European Regulators Back Biosimilar Antibodies

Yael Waknine


June 28, 2013

European regulators are supporting the approval of 2 infliximab biosimilars, according to a news release published today by the European Medicines Agency.

As such, the agency considers Remsima (Celltrion Healthcare Hungary Kft) and Inflectra (Hospira UK, Ltd) to have no meaningful differences from Remicade (Johnson & Johnson) in terms of quality, safety, and efficacy for treating a wide range of indicated autoimmune disorders.

This is notable because antibodies are inherently difficult to replicate and are subject to posttranslational modifications, such as glycosylation. They also may be heterogenous and often include subtle variants. Tight manufacturing controls, conformational structure, and immunogenicity are all hot topics on this point.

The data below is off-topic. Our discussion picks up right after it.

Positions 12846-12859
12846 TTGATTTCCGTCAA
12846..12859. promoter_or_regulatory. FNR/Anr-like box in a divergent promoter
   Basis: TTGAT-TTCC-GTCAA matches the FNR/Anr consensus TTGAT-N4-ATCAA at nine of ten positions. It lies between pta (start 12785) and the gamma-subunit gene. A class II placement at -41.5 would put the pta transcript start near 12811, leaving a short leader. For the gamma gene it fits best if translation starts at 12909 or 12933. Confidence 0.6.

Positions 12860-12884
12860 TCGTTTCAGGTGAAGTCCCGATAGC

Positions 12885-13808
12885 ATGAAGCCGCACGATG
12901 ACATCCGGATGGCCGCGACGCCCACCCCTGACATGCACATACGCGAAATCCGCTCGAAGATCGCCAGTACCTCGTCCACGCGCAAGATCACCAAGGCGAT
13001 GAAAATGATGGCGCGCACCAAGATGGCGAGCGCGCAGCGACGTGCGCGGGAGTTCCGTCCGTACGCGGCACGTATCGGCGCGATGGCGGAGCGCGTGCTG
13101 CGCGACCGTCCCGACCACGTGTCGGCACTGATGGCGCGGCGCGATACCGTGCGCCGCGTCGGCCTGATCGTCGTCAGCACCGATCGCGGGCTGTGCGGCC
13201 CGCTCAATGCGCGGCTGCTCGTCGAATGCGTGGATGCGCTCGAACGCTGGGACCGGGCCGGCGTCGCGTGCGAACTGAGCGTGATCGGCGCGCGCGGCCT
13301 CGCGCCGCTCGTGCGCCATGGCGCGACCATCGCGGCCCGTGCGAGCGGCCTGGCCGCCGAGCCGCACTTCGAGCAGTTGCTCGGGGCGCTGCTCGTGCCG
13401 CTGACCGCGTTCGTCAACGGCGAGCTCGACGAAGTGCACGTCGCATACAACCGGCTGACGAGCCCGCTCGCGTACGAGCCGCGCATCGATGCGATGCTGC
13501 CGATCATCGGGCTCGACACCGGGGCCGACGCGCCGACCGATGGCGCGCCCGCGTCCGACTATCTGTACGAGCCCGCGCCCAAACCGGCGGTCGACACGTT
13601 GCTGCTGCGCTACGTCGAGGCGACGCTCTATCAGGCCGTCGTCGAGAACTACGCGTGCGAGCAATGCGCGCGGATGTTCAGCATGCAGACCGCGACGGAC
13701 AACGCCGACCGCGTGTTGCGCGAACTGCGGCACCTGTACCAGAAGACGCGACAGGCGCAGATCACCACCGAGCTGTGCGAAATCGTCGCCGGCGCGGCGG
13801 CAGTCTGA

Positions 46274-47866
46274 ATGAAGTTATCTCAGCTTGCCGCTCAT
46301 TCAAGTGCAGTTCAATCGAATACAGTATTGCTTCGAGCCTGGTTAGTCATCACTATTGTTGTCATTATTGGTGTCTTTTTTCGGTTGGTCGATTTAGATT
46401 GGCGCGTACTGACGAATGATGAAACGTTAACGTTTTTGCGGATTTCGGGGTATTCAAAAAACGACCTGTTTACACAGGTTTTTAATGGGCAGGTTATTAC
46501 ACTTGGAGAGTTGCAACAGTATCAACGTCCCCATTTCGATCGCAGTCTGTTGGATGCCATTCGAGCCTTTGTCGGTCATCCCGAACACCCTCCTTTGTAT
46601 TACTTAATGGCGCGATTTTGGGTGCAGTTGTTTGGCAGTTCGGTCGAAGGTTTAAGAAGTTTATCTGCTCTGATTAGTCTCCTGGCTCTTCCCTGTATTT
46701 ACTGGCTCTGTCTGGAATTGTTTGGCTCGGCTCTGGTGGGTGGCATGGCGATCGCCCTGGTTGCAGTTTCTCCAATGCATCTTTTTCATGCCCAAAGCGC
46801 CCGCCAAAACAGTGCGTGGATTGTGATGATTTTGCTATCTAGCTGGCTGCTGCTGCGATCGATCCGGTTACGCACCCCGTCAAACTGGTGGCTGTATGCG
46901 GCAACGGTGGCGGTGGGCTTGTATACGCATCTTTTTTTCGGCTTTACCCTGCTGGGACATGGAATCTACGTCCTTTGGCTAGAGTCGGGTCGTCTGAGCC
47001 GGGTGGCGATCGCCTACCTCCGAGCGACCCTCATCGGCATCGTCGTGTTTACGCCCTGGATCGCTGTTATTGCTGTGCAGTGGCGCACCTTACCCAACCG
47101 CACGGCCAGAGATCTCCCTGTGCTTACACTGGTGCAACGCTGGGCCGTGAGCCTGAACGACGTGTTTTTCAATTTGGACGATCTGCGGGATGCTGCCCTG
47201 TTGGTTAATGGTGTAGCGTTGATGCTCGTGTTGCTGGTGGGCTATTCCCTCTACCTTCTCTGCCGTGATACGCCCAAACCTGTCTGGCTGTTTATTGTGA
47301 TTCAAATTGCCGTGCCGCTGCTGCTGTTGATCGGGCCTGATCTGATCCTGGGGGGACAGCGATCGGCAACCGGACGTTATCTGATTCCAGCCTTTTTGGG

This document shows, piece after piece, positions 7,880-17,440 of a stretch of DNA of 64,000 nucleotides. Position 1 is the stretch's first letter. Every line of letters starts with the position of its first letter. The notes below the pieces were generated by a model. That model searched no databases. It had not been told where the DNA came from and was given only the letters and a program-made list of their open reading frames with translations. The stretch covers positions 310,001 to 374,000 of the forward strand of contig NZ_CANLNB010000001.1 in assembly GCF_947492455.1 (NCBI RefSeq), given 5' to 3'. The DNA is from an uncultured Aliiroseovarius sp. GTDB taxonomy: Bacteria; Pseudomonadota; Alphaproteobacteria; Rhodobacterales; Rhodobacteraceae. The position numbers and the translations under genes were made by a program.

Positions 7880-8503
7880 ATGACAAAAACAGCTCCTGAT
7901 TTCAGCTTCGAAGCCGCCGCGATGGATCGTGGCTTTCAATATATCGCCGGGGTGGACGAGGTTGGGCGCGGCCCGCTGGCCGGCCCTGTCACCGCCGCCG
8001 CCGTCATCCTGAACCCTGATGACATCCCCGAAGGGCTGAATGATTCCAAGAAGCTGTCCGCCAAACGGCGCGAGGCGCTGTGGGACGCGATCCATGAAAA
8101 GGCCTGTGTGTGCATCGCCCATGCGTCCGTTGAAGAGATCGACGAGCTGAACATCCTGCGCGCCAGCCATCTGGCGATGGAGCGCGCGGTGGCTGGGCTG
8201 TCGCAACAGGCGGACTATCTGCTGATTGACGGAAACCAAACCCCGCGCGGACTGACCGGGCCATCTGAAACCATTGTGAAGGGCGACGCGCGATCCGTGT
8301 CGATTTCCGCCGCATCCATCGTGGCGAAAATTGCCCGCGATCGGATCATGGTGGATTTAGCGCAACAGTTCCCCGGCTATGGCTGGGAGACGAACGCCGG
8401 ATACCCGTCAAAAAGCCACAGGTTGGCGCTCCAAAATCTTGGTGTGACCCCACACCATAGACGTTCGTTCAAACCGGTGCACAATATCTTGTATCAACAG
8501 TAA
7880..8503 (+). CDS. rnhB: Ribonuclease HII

Previously approved biosimilars, as reported by Medscape Medical News, have consisted of simpler proteins, such as filgrastim and somatropin.

Product-specific guidelines for the development of monoclonal antibody biosimilars have only been available since December 2012. These include a risk-management plan to confirm long-term safety and efficacy and the detection of any "unexpected rare adverse effects" when the medicine is used in clinical practice.

According to Reuters, Celltrion executive Kim Hyoung-ki told reporters on June 28 that the company plans to seek approval in Japan later this year and that an application with the US Food and Drug Administration is possible in 2015.


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